Sunday, 27 November 2011

Old fashioned hospitality

A ride in a US Army 1948 Jeep took us on a 'safari' this morning. Turning off the main (tarmacadam) road we adjusted uncomfortably to the dirt track for a few kilometres before arriving at the nearest local village.

The stone work reminded me of Connemara; everything else was resolutely local: one storey houses, some of concrete, many of mud; dirt roads throughout the village; inevitably shy at first and then smiling locals who stared with genuine curiosity; smiles that revealed mostly misshapen and gappy mouthfuls of betel-stained teeth.

We drove on to the local temple (to Lord Krishna) where a prayer service had just started. Locals were crowded in the small structure, barefoot, hands in supplication, silently mouthing the words of the priest.

Bizarrely, a little motor drove a drum unit comprising a main drum, two cymbals and two smaller drums: Bomp! Bom-Bom! Bomp! while the priest rang a hand bell (like the one we used at school to resume class) chanting loudly from sacred scriptures. All at a deafening level. The pungent smell of burning incense completed the sensory immersion.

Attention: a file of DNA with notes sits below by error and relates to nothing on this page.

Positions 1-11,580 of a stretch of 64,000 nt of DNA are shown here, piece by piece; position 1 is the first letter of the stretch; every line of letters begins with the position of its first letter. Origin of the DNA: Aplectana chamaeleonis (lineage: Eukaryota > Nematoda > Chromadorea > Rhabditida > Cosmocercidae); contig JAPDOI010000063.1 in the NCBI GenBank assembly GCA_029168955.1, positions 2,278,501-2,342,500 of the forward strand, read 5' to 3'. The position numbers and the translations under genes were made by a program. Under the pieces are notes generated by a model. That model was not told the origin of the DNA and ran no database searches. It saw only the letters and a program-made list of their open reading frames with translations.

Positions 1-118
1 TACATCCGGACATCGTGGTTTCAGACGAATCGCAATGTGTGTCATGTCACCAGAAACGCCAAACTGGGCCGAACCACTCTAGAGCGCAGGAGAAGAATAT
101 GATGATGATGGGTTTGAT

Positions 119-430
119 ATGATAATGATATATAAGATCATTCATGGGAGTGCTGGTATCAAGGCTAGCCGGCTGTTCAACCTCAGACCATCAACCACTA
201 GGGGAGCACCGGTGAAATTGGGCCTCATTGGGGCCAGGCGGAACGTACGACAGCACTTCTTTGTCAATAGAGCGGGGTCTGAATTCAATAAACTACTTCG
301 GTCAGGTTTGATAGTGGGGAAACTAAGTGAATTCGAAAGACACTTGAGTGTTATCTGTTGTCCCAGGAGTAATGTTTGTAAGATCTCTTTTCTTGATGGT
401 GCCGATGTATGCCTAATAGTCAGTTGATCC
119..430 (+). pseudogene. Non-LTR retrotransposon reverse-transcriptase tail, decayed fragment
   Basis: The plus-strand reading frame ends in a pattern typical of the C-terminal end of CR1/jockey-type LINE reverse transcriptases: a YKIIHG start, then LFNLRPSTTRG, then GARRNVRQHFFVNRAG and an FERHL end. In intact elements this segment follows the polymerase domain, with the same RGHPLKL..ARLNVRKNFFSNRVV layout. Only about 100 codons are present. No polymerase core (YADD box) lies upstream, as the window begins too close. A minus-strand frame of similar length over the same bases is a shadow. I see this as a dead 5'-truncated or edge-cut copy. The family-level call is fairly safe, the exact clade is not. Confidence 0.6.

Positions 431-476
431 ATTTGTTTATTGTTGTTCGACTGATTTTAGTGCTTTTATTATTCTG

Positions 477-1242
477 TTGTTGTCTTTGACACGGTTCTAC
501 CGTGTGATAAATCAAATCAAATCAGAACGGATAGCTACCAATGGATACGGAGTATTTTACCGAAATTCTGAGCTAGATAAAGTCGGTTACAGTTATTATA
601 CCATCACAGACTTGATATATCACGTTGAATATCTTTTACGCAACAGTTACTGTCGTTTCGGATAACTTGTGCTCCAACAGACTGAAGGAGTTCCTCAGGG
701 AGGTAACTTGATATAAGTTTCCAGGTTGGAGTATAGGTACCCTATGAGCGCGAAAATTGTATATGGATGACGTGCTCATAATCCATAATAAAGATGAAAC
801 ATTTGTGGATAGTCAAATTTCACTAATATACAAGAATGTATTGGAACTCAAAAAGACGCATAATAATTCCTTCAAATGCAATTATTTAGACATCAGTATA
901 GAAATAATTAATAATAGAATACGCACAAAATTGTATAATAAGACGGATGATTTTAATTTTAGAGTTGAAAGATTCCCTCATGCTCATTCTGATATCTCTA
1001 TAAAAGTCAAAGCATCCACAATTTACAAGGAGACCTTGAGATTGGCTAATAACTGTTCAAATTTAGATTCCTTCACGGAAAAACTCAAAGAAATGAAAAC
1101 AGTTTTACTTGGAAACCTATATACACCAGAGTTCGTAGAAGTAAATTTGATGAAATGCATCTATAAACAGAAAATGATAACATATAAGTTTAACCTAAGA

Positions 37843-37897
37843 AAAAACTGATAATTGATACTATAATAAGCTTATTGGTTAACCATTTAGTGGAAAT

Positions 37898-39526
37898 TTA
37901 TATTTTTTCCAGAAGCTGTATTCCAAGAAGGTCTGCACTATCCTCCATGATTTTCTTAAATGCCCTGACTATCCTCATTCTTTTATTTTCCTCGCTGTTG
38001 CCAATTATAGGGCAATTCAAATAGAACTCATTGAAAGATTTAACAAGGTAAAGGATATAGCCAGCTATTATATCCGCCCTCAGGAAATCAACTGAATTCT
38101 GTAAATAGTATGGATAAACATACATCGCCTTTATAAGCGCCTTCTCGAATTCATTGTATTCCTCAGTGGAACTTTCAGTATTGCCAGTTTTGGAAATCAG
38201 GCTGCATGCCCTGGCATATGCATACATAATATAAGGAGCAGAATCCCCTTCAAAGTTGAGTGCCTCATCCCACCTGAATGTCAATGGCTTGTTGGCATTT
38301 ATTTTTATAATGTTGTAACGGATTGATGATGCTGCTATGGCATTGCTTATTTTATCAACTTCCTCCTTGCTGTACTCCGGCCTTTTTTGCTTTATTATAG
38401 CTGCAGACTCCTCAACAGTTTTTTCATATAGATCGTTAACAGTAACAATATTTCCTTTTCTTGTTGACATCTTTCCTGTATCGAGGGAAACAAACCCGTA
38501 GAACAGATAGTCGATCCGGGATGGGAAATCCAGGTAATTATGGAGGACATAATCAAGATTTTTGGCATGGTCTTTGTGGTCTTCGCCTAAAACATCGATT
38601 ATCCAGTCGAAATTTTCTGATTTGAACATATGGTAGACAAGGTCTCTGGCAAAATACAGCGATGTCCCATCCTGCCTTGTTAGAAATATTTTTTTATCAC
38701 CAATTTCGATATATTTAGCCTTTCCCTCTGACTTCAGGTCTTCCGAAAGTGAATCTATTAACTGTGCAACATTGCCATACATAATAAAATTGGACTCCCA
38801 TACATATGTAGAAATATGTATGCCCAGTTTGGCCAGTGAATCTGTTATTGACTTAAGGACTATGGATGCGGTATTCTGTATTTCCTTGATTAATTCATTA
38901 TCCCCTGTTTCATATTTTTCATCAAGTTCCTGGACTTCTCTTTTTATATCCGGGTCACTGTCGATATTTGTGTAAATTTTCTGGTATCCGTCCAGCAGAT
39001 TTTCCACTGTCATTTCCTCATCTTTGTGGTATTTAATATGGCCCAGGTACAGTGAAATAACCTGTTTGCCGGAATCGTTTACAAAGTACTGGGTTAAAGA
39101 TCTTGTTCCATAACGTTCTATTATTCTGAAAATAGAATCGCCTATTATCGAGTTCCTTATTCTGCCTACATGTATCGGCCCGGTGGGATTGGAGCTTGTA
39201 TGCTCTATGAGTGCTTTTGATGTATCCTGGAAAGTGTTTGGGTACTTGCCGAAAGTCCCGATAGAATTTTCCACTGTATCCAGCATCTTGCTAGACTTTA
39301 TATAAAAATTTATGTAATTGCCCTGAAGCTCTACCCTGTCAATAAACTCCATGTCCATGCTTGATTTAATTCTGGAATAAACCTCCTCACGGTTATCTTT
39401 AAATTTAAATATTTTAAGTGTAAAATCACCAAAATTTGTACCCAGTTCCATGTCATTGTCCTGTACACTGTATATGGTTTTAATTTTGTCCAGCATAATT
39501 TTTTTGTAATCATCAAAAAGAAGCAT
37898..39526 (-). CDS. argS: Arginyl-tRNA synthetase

We emerged ten minutes later, motor now resting, tinnitus a real possibility.

Beside the temple, a small group of young boys gathered and responded predictably to the Flip video I took of them. They were joined by some turban-clad men who offered themselves for photographs. One of them even demonstrated how to wind a turban from the 9 metre long cloth. Friendly. Smiling their toothy smiles with bad teeth. Welcoming.

Driving back to the village we parked to explore by foot.  To our surprise, we were invited into one of the houses.  Chai was immediately produced followed quickly by an offer to visit the various parts of their house.  We had to graciously decline an offer of lunch before taking our leave, slightly embarrassed at the spontaneous hospitality - especially amidst such obvious poverty.

Food for thought, you might say.

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